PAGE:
By DAVID GROVES
(Nov. 20, 2019) — The following correspondences were exchanged about 20 years ago between The Entire Staff of The Stand and our nephew, P.J. Scott of Pennsylvania:
Dear Uncle David,
How are you? I need your help with a class project. We read a book called Flat Stanley. In the story, Stanley was flattened by a bulletin board and had many adventures while he was flat. He even mailed himself to a friend’s house! And I’m mailing one to you! Go on a day-long adventure with Stanley and take pictures. Then mail the pictures and Stanley back to me and tell what you and Stanley did together! Have fun!
Thanks for the opportunity to hang out with Flat Stanley for a day. Sorry it took me so long to do it, but there was a special day I had in mind, and it was Tuesday, November 30, 1999.
Flat Stanley and I joined about 40,000 other people in Seattle who peacefully protested a group called the World Trade Organization, which was meeting in town that day. The WTO establishes the rules that countries must follow when they trade products, materials and services. Many people, like myself, are mad that the WTO refuses to consider the impact that international trade policies have on our environment and the people who actually make the products.
So on Nov. 30, the first day of the WTO meetings, Stanley and I went to a giant rally and march organized by the AFL-CIO, which is the largest union organization in the United States. (Unions are working people who form groups so they have a better chance of negotiating for more pay and improved working conditions than they would as individuals.) I work at the Washington state offices of the AFL-CIO, so I was involved in organizing the big rally and march on Nov. 30.
The rally was lots of fun and Flat Stanley met a lot of people. Here’s a description of each picture: (Click on the photos to enlarge.)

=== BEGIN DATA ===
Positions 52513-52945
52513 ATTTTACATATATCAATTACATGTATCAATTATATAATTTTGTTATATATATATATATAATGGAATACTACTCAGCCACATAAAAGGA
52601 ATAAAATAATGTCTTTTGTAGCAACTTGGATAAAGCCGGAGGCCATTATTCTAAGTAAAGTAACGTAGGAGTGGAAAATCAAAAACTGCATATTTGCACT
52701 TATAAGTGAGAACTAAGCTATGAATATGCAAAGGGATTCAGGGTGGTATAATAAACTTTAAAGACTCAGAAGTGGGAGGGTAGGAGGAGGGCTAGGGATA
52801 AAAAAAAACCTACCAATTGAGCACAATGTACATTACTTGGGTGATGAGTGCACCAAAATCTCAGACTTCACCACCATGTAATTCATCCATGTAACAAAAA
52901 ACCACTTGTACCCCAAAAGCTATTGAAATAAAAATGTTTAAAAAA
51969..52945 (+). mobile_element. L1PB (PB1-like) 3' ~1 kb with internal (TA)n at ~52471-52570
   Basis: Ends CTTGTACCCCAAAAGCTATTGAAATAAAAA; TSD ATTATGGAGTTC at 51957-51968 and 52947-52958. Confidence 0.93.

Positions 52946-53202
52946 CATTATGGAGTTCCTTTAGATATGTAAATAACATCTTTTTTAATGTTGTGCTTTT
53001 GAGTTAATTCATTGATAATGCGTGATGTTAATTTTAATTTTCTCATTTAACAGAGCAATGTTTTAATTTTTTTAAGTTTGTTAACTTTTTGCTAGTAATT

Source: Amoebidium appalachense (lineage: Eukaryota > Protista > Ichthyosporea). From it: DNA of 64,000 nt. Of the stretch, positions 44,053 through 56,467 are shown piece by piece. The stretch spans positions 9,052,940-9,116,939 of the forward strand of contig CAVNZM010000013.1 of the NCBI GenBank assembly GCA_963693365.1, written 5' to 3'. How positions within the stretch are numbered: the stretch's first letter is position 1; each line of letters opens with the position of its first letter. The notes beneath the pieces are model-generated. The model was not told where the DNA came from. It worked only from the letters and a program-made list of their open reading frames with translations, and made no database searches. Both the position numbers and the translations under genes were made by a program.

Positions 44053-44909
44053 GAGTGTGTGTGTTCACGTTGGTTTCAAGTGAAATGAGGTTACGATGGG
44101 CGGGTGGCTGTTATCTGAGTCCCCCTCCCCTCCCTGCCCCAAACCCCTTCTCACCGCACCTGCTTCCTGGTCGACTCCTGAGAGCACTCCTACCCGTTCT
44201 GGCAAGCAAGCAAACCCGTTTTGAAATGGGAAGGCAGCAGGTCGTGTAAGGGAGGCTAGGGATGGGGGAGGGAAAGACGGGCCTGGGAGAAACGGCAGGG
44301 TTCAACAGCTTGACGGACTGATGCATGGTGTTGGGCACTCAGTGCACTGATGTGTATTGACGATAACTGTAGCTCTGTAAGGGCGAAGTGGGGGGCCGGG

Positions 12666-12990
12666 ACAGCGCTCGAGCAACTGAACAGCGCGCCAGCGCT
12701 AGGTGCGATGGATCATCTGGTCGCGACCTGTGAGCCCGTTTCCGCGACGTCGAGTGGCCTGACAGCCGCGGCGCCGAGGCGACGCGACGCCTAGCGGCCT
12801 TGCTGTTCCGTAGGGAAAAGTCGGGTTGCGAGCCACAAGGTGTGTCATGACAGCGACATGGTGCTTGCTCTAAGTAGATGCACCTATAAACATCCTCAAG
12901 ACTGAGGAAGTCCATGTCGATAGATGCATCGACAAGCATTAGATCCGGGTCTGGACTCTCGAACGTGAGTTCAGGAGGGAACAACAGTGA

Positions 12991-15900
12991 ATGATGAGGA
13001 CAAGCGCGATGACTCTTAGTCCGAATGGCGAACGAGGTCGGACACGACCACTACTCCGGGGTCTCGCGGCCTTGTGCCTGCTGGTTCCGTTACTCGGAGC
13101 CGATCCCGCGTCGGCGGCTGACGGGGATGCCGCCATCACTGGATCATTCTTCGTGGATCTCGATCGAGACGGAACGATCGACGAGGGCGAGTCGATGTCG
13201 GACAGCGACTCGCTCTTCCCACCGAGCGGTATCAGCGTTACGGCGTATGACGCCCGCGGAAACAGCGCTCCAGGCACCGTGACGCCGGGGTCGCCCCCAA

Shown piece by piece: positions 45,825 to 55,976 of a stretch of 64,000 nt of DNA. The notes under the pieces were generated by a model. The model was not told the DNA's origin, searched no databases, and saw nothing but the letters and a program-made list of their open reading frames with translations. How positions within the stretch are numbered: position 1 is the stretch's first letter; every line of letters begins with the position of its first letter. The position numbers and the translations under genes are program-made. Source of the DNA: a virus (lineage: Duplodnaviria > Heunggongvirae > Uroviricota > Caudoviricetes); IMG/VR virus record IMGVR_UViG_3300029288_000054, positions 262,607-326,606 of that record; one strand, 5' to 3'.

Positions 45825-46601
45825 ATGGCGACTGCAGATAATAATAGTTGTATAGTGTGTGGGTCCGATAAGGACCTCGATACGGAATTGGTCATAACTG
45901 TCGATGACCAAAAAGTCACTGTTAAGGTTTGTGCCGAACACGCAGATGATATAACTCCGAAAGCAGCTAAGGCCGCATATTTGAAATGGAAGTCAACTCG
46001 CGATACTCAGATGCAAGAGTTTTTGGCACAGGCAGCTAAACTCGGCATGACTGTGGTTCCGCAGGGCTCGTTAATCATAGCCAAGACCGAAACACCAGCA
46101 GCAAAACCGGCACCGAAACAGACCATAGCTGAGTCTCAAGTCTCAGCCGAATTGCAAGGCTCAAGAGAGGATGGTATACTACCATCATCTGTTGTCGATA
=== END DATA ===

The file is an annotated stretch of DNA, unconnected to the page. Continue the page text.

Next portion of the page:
1. Flat Stanley and I started the day at this rally at the Seattle Center Memorial Stadium.
2. Flat Stanley and James P. Hoffa, the President of the International Brotherhood of Teamsters, a union that represents hundreds of thousands of workers, including lots of truck drivers like the ones at UPS. He’s pretty famous. There’s even a movie called Hoffa about his father who used to be a Teamsters President, too.
3. Flat Stanley is held by John Sweeney, the President of the AFL-CIO, the biggest union organization in the country, representing more than 13.2 million people! Also pictured is my boss, Rick Bender, President of the Washington State Labor Council.
4. Flat Stanley meets Dave Ross, a talk show host on KIRO Radio in Seattle. His show is the highest rated one in Seattle from 9 a.m. to noon. He was broadcasting live from the rally.
5. Flat Stanley with a TV reporter from channel 7. I’m not sure what her name is, but she was flirting with your Uncle David so I let her hold Stanley. I guess she didn’t see my wedding ring.
6. Flat Stanley and me in downtown Seattle, where all of the people from the rally marched after it was all over. (Nice hat on Uncle David, huh?)
In picture #6, you’ll notice the spray paint on the wall behind me. Unfortunately, there was a small number of people who were at the march who did a very bad thing. About 30 or 40 people wearing masks broke some store windows, wrote with spray paint on buildings, and generally made a big mess of what was a peaceful demonstration.
In the days that followed, the police were much more strict about letting people protest because they didn’t want any more damage downtown. I’ve also enclosed some newspapers so you can read all about what happened if you want to.
Thanks again for letting me hang out with Flat Stanley. We had a great time!
David Groves is Editor of The Stand.